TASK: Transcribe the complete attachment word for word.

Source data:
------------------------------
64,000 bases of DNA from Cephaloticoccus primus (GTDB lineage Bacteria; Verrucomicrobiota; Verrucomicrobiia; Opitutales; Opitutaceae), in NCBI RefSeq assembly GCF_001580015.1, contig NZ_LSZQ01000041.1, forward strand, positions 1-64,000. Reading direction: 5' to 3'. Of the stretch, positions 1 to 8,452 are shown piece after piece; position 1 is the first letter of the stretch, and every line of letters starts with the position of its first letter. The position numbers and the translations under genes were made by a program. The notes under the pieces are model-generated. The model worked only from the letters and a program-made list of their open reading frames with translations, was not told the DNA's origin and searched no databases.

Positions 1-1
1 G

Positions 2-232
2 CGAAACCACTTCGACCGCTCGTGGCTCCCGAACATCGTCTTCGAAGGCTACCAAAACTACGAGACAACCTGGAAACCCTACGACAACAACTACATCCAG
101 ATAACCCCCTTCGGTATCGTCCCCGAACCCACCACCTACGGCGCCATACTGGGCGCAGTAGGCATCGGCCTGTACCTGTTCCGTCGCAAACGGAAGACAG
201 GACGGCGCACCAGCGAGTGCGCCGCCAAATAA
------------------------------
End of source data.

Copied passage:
64,000 bases of DNA from Cephaloticoccus primus (GTDB lineage Bacteria; Verrucomicrobiota; Verrucomicrobiia; Opitutales; Opitutaceae), in NCBI RefSeq assembly GCF_001580015.1, contig NZ_LSZQ01000041.1, forward strand, positions 1-64,000. Reading direction: 5' to 3'. Of the stretch, positions 1 to 8,452 are shown piece after piece; position 1 is the first letter of the stretch, and every line of letters starts with the position of its first letter. The position numbers and the translations under genes were made by a program. The notes under the pieces are model-generated. The model worked only from the letters and a program-made list of their open reading frames with translations, was not told the DNA's origin and searched no databases.

Positions 1-1
1 G

Positions 2-232
2 CGAAACCACTTCGACCGCTCGTGGCTCCCGAACATCGTCTTCGAAGGCTACCAAAACTACGAGACAACCTGGAAACCCTACGACAACAACTACATCCAG
101 ATAACCCCCTTCGGTATCGTCCCCGAACCCACCACCTACGGCGCCATACTGGGCGCAGTAGGCATCGGCCTGTACCTGTTCCGTCGCAAACGGAAGACAG
201 GACGGCGCACCAGCGAGTGCGCCGCCAAATAA